In the Grand Tradition
O. Winston Link works from the Collection of Tom Garver
This robust grouping of O. Winston Link works, from the collection of Thomas H. Garver, tracks the period of 1955 to 1960, when Link was documenting the last years of steam powered railroading (and the small-town rural life it sustained) on the Norfolk and Western Railway—the last major American railroad to operate exclusively with steam power.
Garver, who is the former assistant director of the Rose Art Museum at Brandeis University, is Winston Link’s last surviving assistant from that era. He has also contributed academic research and texts for two books on Winston Link and was the organizing curator of the O. Winston Link Museum in Roanoke, Virginia. What follows is an account by Garver of his time spent with the artist and perspectives on the lasting importance of the project.
In the spring of 1957, I was one year out of college and living in New York City. I was studying there and needed a little extra money, so I took a two-day-a-week job, at $1.50 an hour, for O. Winston Link, a freelance photographer who specialized in industrial subjects. He worked for a number of specialized advertising companies making photos of stuff, from window glass to petroleum products, that most of us would not have thought of as worth photographing. Much of his work was used in specialized trade magazines and ads, so he had to make the objects he was photographing as interesting and appealing as possible; he did this by vivifying his inanimate subjects through the use of people and their activities, as well as carefully controlling the lighting to increase the visual drama.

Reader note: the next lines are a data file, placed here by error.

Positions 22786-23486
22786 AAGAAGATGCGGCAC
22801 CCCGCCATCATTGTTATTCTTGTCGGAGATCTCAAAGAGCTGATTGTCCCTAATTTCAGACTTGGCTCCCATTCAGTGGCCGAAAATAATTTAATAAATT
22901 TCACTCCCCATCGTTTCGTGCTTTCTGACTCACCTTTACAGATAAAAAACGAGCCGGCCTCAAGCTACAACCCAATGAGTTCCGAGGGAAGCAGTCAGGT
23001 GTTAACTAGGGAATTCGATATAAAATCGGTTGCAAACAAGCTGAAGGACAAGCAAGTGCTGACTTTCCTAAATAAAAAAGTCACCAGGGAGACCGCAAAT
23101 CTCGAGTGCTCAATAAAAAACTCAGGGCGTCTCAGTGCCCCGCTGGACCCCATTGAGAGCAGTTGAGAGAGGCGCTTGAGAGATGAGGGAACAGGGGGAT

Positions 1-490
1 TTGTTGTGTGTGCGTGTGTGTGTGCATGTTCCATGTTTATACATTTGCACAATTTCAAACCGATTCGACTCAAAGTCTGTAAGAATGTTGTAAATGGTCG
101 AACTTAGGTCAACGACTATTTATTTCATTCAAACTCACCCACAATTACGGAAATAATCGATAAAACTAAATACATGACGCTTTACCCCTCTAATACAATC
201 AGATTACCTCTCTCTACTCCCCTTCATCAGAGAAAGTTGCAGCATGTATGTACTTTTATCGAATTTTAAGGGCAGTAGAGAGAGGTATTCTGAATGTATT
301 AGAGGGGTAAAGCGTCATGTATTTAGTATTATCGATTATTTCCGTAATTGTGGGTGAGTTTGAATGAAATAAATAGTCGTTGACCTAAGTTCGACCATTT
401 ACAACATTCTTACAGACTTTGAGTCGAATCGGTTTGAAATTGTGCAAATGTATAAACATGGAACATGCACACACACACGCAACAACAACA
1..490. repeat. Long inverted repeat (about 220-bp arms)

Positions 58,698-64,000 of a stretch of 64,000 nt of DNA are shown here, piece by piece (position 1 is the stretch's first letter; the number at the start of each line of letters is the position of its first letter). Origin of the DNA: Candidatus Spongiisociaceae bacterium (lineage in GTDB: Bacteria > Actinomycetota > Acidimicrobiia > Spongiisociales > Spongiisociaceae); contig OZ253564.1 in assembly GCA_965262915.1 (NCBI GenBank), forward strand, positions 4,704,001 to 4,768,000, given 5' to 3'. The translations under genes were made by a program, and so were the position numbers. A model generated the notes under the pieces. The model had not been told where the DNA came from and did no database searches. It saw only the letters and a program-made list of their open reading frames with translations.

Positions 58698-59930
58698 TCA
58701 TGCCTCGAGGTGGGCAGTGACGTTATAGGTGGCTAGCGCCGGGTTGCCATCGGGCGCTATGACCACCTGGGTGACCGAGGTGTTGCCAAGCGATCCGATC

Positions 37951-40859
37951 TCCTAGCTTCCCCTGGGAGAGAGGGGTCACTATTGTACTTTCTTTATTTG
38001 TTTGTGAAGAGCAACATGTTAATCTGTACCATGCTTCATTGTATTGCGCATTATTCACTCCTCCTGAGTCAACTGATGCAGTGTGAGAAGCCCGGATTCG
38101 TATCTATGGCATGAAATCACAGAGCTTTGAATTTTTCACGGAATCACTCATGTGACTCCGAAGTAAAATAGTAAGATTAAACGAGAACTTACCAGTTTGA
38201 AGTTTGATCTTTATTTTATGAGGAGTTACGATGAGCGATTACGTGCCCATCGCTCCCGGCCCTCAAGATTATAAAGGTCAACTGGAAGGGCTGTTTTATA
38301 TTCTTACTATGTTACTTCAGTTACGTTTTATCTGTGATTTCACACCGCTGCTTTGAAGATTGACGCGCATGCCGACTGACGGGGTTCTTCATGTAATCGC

The documentation of the Norfolk and Western Railway was a visionary project Winston took on as a labor of love and commitment to a quickly vanishing technology. It was a massive undertaking, requiring more than twenty trips from New York City to Virginia, West Virginia, North Carolina and Maryland and nine months on location over a five year period. While the project was entirely self-funded, he created these photos (and later, accompanying sound recordings) at the same level as he would for his professional clients.
Winston Link saw his job as being far more expansive than just making a record of what he called the “hardware,” the locomotives themselves, and in this regard his work is unique among those who have photographed the American railroad, for his images moved into the towns the railroad served, showing the vitality of the life it supported. I think that one should regard the project, which comprises more than 2,500 images—the vast majority of them made with a 4x5 inch view camera on a tripod and equipment specially-designed to capture trains moving at upwards of sixty miles per hour—as being an advertising campaign. It was a campaign to preserve these disappearing machines both visually and aurally. It was Winston Link’s vision of what might be called “The Steam Locomotive and the Good Life in America,” and it was his alone.
As he did in the photos made for his clients, Winston Link wanted to control as much of the scene as possible to make the product or activity being photographed appealing and dramatic. This is the principal reason why he worked primarily at night and it was something that had never been done before at this scale. Much of the railroad’s right of way was neither dramatic nor appealing, and there was nothing he could do about that; he used to say, “I can’t move the sun, and I can’t even move the tracks. All I can do is move the light.” Filmmakers have always admired Link’s work, and the reason is obvious: controlling the light controlled the perceived “reality” of the scene and viewers’ reactions. Controlling the light and adding the vitality of human activity, often making that activity the center of the image, with the railroad a peripheral but critical component, are elements which make these works exceptional and relevant today.